2017-06-15 / Top News

Deputy saved by ballistic vest 11 years ago joins survivors’ club

SPECIAL TO FLORIDA WEEKLY


Cpl. William Pschigoda with the SafariLand Armorwear Gold II 4.0 ballistic vest he still wears on duty today. 
COURTESY PHOTO Cpl. William Pschigoda with the SafariLand Armorwear Gold II 4.0 ballistic vest he still wears on duty today. COURTESY PHOTO A Collier County deputy who spent 17 months recovering after a fleeing suspect struck him with his vehicle in 2006 is now among the nearly 2,000 law enforcement officers who credit their survival in part to a type of ballistic vest they were wearing at the time.

Cpl. William Pschigoda was recently inducted into the SafariLand Group’s SAVES Club. He has worn his SafariLand Armorwear Gold II 4.0 ballistic vest since he first joined the force more than 30 years ago and said he learned that habit from veteran deputies who showed him the ropes.

“Their words saved my life, and I am forever grateful for what they taught me,” he said.

Cpl. Pschigoda was working road patrol in East Naples in December 2006 when a reckless driver refused to stop for deputies trying to pull him over, leading them on a chase instead. Cpl. Pschigoda had gotten out of his cruiser to lay down Stop Sticks at the intersection of Tamiami Trail East and Collier Boulevard when the man approached in his vehicle, swerved to miss the Stop Sticks and struck Cpl. Pschigoda while travelling at 80 mph.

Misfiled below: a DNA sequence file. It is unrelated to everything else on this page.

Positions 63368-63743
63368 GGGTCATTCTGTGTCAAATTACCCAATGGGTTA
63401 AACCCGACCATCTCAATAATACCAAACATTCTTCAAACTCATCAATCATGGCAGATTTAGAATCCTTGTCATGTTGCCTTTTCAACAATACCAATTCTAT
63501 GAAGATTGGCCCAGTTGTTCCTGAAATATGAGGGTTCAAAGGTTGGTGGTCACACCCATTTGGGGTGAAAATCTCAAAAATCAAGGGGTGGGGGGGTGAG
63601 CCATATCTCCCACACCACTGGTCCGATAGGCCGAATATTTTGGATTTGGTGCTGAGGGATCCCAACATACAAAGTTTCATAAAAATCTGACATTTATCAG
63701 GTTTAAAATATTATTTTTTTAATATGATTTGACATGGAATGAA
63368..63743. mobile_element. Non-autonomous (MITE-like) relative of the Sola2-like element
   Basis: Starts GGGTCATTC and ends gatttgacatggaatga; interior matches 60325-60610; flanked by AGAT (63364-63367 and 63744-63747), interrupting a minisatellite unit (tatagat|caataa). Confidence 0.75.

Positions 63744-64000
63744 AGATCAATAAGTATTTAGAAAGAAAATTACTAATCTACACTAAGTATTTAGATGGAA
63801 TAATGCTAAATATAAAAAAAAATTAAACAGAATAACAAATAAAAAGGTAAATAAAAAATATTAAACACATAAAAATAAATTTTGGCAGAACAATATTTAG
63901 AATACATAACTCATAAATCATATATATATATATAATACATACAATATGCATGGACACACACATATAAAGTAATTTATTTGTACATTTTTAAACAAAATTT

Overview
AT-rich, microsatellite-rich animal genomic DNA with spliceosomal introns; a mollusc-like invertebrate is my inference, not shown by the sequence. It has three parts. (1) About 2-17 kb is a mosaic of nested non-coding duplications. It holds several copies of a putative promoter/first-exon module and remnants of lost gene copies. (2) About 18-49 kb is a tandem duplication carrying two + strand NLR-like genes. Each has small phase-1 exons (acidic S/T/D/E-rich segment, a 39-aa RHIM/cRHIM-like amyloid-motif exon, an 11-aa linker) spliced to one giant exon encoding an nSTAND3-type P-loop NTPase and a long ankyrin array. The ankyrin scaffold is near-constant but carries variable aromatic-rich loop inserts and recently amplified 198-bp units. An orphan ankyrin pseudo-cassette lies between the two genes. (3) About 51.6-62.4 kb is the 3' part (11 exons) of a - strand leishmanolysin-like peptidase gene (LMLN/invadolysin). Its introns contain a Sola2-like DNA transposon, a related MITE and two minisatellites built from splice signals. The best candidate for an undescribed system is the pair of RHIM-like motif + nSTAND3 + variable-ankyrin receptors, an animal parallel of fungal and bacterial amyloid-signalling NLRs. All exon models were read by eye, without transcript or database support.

The force of the crash sent Cpl. Pschigoda flying into the air. He landed on the hood of the fleeing vehicle, which drove an additional 200 feet before falling to the side of the road.

Paramedics who were already on scene began administering first aid immediately, reviving Cpl. Pschigoda before he was flown to Lee Memorial Hospital with a laceration on his face and a skull fracture. Doctors would later learn he had a hole in his temple and would face years of recovery. One predicted he would never be able to work in law enforcement again.

Cpl. Pschigoda defied expectations, returning to the force just one year and five months later, following extensive rehabilitation to regain even the most basic functions including how to walk and speak clearly.

Today, he remains an active member of the agency, working in the East Naples district. And he still wears his vest. ¦

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